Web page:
Yesterday I blogged about a teacher at a Catholic school, Emily Herx, who was fired because she got IVF treatments. I received several comments that because of freedom of religion, the church can fire Herx if it wants to.

That argument doesn’t hold; it’s based on the idea that human rights for women are not important. Too many Americans believe that women’s rights are a “cultural” issue and not a political one.

If the Catholic Church “believed” that African-Americans could not be teachers or that adults should have sex with children, the American government would call that illegal. Freedom of religion does not give a religious institution the mandate to violate basic human rights.

As I wrote yesterday:

In 2010, Herx learned that she suffered from a medical condition that caused infertility. At that time, she told her principal she needed time off for IVF treatment. Her request was granted and the principal allegedly told Herx: “You are in my prayers.”…

Herx is claiming sex discrimination and disabilities discrimination under the Americans with Disabilities Act and requesting lost wages, punitive damages, attorney’s fees, and compensation for her mental anguish and emotional distress.

Just like infertility, pregnancy is also medical condition. Women have all kinds of serious health complications from ectoptic pregnancies to hemorrhaging. Contraception is preventative health care. Women’s bodies are different than men’s bodies and have different medical needs. To deny women health care based on those differences is to deny women a basic human right. It’s sex discrimination, and it is appalling that this kind of abuse is tolerated in America.

When I was in college, Apartheid was the government of South Africa. Every day, there were protests against South Africa’s racist government in our campus quad. At the same time, I was taking a sociology class where we learned that cliterodectomies were performed in some countries in Africa. I was taught in my class that to condemn that procedure was wrong; it was to enforce my Western beliefs on another country. It was in this way that I was taught the concept of “relative ethics.” It took me years after my “education” to recover from that kind of teaching, to be able to say that cliterodectomies are wrong, wherever and whenever they happen.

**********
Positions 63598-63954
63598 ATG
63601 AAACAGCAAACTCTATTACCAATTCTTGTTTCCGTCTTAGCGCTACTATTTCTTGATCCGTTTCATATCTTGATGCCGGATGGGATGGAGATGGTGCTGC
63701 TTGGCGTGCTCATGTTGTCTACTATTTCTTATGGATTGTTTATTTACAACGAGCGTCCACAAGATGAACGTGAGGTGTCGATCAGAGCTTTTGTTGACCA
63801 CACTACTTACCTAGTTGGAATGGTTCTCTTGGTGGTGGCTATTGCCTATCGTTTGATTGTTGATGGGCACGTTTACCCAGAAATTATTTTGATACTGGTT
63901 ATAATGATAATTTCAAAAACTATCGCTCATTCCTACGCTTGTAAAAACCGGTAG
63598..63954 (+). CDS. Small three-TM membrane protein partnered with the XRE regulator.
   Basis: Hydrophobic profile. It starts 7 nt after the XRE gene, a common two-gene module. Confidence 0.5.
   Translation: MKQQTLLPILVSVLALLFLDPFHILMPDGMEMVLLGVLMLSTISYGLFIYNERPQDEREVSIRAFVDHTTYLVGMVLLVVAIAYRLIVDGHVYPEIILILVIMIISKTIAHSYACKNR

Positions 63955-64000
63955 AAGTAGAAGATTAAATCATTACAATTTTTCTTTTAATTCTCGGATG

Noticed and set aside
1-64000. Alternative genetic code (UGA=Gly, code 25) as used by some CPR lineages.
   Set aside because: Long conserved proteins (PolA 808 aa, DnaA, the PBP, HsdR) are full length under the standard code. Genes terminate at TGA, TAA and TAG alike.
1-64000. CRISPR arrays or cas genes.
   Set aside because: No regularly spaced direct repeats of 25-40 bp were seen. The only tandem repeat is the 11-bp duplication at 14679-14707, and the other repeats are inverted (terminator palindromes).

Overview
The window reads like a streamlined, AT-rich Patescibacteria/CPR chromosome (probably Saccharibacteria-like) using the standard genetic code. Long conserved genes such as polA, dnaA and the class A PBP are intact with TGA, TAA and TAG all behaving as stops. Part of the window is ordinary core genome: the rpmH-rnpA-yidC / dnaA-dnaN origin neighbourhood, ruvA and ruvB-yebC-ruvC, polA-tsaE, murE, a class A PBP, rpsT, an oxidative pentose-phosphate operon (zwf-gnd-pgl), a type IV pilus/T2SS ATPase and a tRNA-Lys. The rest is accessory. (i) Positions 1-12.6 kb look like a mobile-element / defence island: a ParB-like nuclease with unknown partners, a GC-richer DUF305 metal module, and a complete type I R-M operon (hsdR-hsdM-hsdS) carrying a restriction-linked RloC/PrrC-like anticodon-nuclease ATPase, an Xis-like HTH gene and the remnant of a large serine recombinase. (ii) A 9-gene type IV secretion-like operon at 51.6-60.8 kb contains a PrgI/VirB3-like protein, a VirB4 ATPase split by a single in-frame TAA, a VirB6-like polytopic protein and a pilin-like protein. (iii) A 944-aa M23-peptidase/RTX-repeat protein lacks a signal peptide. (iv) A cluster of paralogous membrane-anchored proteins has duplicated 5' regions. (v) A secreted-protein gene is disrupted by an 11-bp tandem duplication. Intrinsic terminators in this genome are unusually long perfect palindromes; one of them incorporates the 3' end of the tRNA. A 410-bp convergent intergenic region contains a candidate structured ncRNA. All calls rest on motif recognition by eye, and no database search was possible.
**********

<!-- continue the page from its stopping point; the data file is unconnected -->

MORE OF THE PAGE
The Taliban is gender apartheid. But the first time I ever heard about the horrible gender crimes supported by that government was not in a campus quad or even a sociology class, but in the back pages of Newsweek, where the celebrity news is. In the Nineties, I read that Mavis Leno, Jay Leno’s wife, was trying to raise funds and awareness to help women under the Taliban rule. At that time, I was a producer for a talk radio station. I brought the article to the host of the show and asked him to talk about it on air. “Have you heard about this?” I said. He responded that our show was local, that no one in the Bay Area would care about the Taliban. “How is it relevant to our lives?” he asked.

Of course, the Taliban became relevant to Americans on 9/11. I don’t believe that a country, even ours, can isolate itself from that kind of hatred and violation of human rights, as much as we try our best to ignore them unless a celebrity happens to host a fundraiser.

In 2009, Pulitzer Prize winning journalists Nicolas Kristof and Sheryl WuDunn published Half the Sky, a book that documented sex trafficking, acid burnings, poverty, and lack of access to healthcare for women all around the world. The thesis of Half the Sky is that the world is losing its most valuable resource: women. The writers argue that in the nineteenth century, the central moral challenge was slavery. In the twentieth century, it was the battle against totalitarianism. That in this century, our century, the paramount moral challenge will be the struggle for global gender equality.

I was certain that after the publication of Half the Sky and the media that the book initially received, Americans would finally get that demanding full human rights for women is essential to our survival as a human race, that human rights for women is not a cultural issue. But right now in America, in 2012, we’re fighting over contraception? In our Presidential election? For Americans not to allow all women access to contraception and to basic health care is a human rights violation. Until our government stops seeing women’s rights as a cultural issue, how can we ask the rest of the world to?

Maybe this all goes back to what my professor was trying to teach me in Sociology 101: Americans are hypocrites.